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Climate Extremes: Patterns and Mechanisms

S.-Y. Simon Wang (Editor), Jin-Ho Yoon (Editor), Christopher C. Funk (Editor), Robert R. Gillies (Editor)
ISBN: 978-1-119-06784-9
400 pages
July 2017, American Geophysical Union
Climate Extremes: Patterns and Mechanisms (1119067847) cover image


Although we are seeing more weather and climate extremes, individual extreme events are very diverse and generalization of trends is difficult. For example, mid-latitude and subtropical climate extremes such as heat waves, hurricanes and droughts have increased, and could have been caused by processes including arctic amplification, jet stream meandering, and tropical expansion. This volume documents various climate extreme events and associated changes that have been analyzed through diagnostics, modeling, and statistical approaches. The identification of patterns and mechanisms can aid the prediction of future extreme events. 

Volume highlights include:

  • Compilation of processes and mechanisms unique to individual weather and climate extreme events
  • Discussion of climate model performance in terms of simulating high-impact weather and climate extremes
  • Summary of various existing theories, including controversial ones, on how climate extremes will continue to become stronger and more frequent 

Climate Extremes: Patterns and Mechanisms is a valuable resource for scientists and graduate students in the fields of geophysics, climate physics, natural hazards, and environmental science.


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Table of Contents

Table of Content:




Part I: Forcings of Climate Extremes             

1       Changing El Nino-Southern Oscillation and Associated Climate Extremes

     Jin-Yi Yu, Xin Wang, Song Yang, Houk Paek, and Mengyan Chen

2   Arctic-Midlatitude Interactions and Link to Weather Extremes

   Timo Vihma

3   Aerosol Impacts on Regional Changes in Climate Extremes

   Jana Sillmann, and Jinho Yoon                

4   Weakened Flow, Persistent Circulation and Prolonged Weather Extremes

   Dim Coumou, Kai Kornhuber, Jascha Lehmann, and Vladimir Petoukhov

5   Land Processes as the Forcing of Extremes: A Review

   Min-Hui Lo, Tzu-Hsien Kuo, Hao-Wei Wey, Chia-Wei Lan, and Jen-Ping Chen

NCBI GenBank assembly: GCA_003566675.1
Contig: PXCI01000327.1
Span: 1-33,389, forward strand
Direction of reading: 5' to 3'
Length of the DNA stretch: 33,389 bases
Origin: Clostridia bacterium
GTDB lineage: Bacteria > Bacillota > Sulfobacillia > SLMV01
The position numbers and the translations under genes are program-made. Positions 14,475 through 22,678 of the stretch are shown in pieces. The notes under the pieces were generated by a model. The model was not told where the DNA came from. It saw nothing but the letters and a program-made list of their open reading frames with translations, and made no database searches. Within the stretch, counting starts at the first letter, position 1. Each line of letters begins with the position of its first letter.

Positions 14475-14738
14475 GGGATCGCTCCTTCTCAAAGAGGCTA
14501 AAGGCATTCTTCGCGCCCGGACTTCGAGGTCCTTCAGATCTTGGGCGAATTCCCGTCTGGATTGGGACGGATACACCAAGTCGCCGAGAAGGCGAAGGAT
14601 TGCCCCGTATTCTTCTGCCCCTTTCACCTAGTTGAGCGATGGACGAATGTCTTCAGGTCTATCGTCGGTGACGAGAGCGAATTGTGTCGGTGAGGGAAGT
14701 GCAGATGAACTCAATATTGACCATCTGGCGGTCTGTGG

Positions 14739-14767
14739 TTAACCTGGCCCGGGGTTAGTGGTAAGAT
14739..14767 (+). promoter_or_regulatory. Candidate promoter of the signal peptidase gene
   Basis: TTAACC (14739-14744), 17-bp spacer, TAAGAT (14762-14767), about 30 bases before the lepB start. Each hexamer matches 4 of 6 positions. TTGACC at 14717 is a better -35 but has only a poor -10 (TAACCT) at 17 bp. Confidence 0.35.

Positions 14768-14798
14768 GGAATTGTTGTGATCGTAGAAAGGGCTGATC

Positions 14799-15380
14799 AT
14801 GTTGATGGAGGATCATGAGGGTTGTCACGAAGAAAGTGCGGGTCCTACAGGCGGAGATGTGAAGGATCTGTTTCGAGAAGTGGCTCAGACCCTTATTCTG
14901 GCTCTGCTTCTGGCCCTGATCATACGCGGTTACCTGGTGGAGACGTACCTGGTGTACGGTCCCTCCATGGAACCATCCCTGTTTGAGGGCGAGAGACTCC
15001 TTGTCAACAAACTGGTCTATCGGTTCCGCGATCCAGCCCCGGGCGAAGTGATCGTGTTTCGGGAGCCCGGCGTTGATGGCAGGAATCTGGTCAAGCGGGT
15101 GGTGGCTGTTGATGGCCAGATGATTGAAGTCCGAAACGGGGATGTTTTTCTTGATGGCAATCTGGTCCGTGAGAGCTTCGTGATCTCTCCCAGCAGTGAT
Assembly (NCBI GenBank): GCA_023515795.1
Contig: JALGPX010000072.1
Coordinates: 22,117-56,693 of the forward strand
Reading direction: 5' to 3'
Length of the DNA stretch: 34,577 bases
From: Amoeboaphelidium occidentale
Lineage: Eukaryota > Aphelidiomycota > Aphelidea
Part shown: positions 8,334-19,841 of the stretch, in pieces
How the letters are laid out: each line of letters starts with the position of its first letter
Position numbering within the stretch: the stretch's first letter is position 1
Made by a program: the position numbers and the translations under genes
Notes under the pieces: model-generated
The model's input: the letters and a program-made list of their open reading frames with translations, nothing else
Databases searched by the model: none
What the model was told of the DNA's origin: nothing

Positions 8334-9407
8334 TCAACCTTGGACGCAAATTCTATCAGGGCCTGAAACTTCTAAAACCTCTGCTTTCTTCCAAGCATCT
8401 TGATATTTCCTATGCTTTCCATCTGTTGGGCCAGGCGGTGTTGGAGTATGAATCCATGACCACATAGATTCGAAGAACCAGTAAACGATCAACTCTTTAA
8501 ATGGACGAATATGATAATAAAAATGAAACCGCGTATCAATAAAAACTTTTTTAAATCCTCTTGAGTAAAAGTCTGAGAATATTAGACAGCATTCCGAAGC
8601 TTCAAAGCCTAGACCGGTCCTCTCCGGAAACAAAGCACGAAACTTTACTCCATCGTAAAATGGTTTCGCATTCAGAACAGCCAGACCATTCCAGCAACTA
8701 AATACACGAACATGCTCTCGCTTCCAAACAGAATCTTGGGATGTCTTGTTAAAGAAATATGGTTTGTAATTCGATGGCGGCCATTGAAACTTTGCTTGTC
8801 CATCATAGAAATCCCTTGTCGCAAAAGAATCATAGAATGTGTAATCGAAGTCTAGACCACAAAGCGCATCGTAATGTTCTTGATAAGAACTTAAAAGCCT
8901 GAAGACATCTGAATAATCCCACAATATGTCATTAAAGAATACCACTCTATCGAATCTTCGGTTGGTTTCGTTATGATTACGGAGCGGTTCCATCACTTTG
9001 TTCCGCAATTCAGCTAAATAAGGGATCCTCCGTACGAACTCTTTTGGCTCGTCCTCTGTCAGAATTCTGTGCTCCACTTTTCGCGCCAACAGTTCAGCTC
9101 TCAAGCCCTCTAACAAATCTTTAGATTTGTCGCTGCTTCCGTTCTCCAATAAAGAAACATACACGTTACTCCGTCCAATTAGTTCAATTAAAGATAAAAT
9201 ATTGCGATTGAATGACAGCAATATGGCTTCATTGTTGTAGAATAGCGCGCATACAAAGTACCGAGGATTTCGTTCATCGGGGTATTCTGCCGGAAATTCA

Part II: Processes of Climate Extremes

6   Timing of Anthropogenic Emergence in Climate Extremes

   Andrew King, Markus G. Donat, David J. Karoly, and Ed Hawkins

7   Recent Increases in Extreme Temperature Occurrence Over Land

   Scott Weaver, Arun Kumar, and Mingyue Chen

8   Why Future Shifts in Tropical Precipitation Will Likely Be Small?

   Aaron Donohoe, and Aiko Voigt

9   Weather-Climate Interactions and MJO Influences

   Paul Roundy, Lawrence Gloeckler, Kyle MacRitchie, and Naoko Sakaeda

10   West Pacific Warming as a Forcing of Climate Extremes

   Chris Funk, and Andrew Hoell

11   Heat Waves and Association with Circumglobal Teleconnection: The Northern Hemisphere

   Haiyan Teng, and Grant Branstator

Part III: Regional Climate Extremes

12   North American Drought and Links to Northern Eurasia: The Role of Stationary Rossby Waves

   Hailan Wang, Siegfried D. Schubert, and Randal D. Koster

13   The California Drought: Trends and Impacts

   Simon Wang, Jinho Yoon, Robert Gillies, and Huang-Hsiung Hsu

14  US Tornadoes: Observed Trends

  Adam Clark

15  Australia’s Recent Climate Extremes: Changes and Mechanisms

  Sophie Lewis, David J. Karoly, Andrew King, Sarah E. Perkins, and Markus G. Donat

16  Unraveling East Africa’s Climate Paradox

  Bradfield Lyon, and Nicolas Vigaud

17  Extreme Drought Over Southwest Asia: A Physical Model

  Andy Hoell, Mathew Barlow, and Forest Cannon

Part IV: Prediction of Climate Extremes

18     Extratropical Precursors of the El Nino-Southern Oscillation

          Kathy Pegion, and Christopher Selman

19     North Atlantic Seasonal Hurricane Prediction: Underlying Science and an Evaluation of Statistical Models

          Phil Klotzbach, Mark Saunders, Gerry Bell, and Eric Blake

20     Predicting Subseasonal Precipitation Variations Based on the MJO

          Charles Jones

21     Prediction of Short-Term Climate Extremes with a Multi-Model Ensemble

          Emily Becker

22     Towards Predicting US Tornadoes in the Late 21st Century

          Adam Clark  

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Author Information

S.-Y. Simon Wang, Utah State University, USA

Jin-Ho Yoon, Gwangju Institute of Science and Technology, Republic of Korea

Christopher C. Funk, United States Geological Survey, USA

Robert R. Gillies, Utah State University, USA

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